Muschamp's focus squarely on the future

The start of spring practice is less than a month away for Florida, and it can’t get here soon enough for Will Muschamp.

His first season as Florida’s coach is in the books, and it wasn’t what anybody in the Gator Nation wanted -- and that includes the Head Gator.

Florida was forced to play a pair of true freshman quarterbacks during the teeth of the schedule, and there was very little depth to speak of in the line of scrimmage. Muschamp has also conceded that the chemistry on the team was poor and that players were pulling in different directions.

The result was a 7-6 finish, including an 0-6 record against teams that finished the season with a winning record, not to mention losses to Eastern Division rivals Georgia and South Carolina in the same season for the first time since the Gamecocks joined the league in 1992.

If that’s not enough, it was only the second time in the past 30-plus years that Florida had lost six games in a season. They finished 6-6 in 1987.

So forgive Muschamp if his focus is on the future, although that doesn’t mean he’s oblivious to what went wrong in Year 1.

He knows exactly what has to change if the Gators are going to go from a 7-6 team to a team that has a chance to be in Atlanta playing for the SEC championship in 2012.

“The No. 1 thing defensively is that we have to create some turnovers,” Muschamp said. “We were probably the worst in the country for whatever reason. I’ve been the worst and the best, so I’ve got to figure out what we did that year we were the best at Texas. That’s the first thing.”

Indeed, the Gators were 113th nationally in turnover margin last season with 14 gained and 26 lost. Only seven teams in the country generated fewer turnovers.

In 2009, Muschamp’s Texas defense forced 37 turnovers, which tied for the most nationally.

The other thing at the top of Muschamp’s agenda is playing better up front, particularly on offense. The Gators were eighth in the SEC last season in rushing offense.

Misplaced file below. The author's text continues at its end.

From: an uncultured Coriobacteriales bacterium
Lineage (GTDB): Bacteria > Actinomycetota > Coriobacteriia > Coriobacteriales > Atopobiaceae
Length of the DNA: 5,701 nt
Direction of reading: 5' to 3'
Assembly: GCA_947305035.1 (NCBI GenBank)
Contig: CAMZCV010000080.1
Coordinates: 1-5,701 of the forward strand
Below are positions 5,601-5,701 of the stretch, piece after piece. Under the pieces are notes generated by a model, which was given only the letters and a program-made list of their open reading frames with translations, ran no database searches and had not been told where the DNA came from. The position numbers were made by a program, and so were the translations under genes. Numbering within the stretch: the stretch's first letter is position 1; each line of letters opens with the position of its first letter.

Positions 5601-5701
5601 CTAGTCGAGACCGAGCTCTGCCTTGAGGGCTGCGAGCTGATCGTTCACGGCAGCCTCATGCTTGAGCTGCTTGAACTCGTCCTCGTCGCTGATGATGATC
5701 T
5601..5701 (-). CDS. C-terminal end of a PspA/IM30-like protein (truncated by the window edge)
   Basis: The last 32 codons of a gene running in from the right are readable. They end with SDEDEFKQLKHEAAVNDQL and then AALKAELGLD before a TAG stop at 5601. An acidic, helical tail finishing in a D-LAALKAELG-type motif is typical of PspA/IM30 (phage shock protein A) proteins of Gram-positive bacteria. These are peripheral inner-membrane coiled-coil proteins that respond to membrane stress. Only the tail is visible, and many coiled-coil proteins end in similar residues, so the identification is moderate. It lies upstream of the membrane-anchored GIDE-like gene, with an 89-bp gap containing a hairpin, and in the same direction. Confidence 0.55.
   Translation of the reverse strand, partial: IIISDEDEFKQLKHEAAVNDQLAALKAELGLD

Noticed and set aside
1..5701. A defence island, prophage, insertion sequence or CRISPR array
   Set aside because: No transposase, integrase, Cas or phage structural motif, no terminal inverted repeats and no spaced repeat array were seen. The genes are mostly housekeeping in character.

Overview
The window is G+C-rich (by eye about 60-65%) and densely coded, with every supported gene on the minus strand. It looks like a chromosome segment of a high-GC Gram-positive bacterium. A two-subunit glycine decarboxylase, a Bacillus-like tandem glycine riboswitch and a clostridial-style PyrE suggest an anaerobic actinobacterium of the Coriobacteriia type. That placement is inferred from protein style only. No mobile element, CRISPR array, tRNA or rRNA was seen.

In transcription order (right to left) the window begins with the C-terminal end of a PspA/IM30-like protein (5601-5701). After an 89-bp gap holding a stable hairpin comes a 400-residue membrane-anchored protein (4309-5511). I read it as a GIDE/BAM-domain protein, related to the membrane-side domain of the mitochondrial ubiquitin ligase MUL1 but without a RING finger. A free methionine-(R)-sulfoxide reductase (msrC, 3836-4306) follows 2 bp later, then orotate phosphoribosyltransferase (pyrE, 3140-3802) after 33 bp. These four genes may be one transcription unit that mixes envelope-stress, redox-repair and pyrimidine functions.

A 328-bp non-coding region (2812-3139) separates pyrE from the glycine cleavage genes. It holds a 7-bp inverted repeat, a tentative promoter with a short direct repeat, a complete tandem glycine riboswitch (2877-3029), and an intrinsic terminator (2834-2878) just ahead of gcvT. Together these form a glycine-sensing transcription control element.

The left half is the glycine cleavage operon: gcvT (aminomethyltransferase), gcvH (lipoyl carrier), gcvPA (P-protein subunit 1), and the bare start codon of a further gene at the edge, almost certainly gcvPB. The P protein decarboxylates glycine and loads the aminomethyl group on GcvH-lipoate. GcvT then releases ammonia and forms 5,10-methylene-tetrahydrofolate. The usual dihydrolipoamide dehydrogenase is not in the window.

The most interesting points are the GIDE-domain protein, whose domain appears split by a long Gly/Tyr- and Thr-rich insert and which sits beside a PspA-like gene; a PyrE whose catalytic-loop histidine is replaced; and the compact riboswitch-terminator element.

“We have to be able to run the ball more effectively when we need to,” Muschamp said. “We didn’t do that.”

He feels better about his running game in 2012 with just about everybody coming back in the offensive line, and the Gators should also be bigger and more physical at running back.

“We really don’t lose anybody that played for us last year in the offensive line, and they get another year within our system of moving forward,” Muschamp said. “We’ll also be bigger in the backfield. I love Chris Rainey and Jeff Demps and the job they did at the University of Florida. But at the end of the day, you do get limited in some of the things you want to do as far as the inside run game is concerned.

“You can only take so many runs into a game, so you have a lot of the perimeter runs they were able to do and some of the inside runs they couldn’t do we should be able to do now with Mike Gillislee, Trey Burton, Mack Brown and Matt Jones, the freshman coming in.

“That’s where we’re headed.”

Brent Pease takes over as Florida’s offensive coordinator, and certainly Muschamp wants to be more physical across the board on offense. Along those lines, you’re probably going to see more multiple tight end sets and the Gators trying to create some matchup issues.

Muschamp said the staff will take its time on the quarterback issue. Both Jacoby Brissett and Jeff Driskel saw significant action last season as freshmen.

“We’ll let it play out,” Muschamp said. “When we know, we’ll know. I think, again, I have a lot of confidence in Brent and the offensive staff and my judgment on who the guy will be to lead this football team. At the end of the day, it’s a long season in the SEC, and we’ve got to have all hands on the deck and be ready to roll.”

The other area of emphasis, and one that killed the Gators last season, will be red-zone offense.

In the losses to Auburn, Georgia and South Carolina, Florida was 1-of-7 in the red zone in scoring touchdowns.

“I attribute a little bit of that back to running the football,” Muschamp said. “Our production offensively has to increase -- period. We have to be able to sustain some drives and then consistently stop the run defensively.”

The Gators finished No. 8 nationally in total defense in 2011, allowing an average of 299.5 yards per game. But with 10 starters returning on defense and this being the second year in Dan Quinn’s system, Florida has a chance to take it to a whole different level defensively in 2012.

“As a football team, we were really good on special teams all year. They were outstanding,” Muschamp said. “But the thing that really jumped out at me is that we improved defensively. We really got better. I’m looking at things like playing blocks. I’m not looking at the scoreboard. I’m looking from the standpoint of leveraging the ball, understanding our scheme, playing blocks, getting off blocks, disengaging, maturing in the system, maturing as players, taking the next step. All of that, we improved.”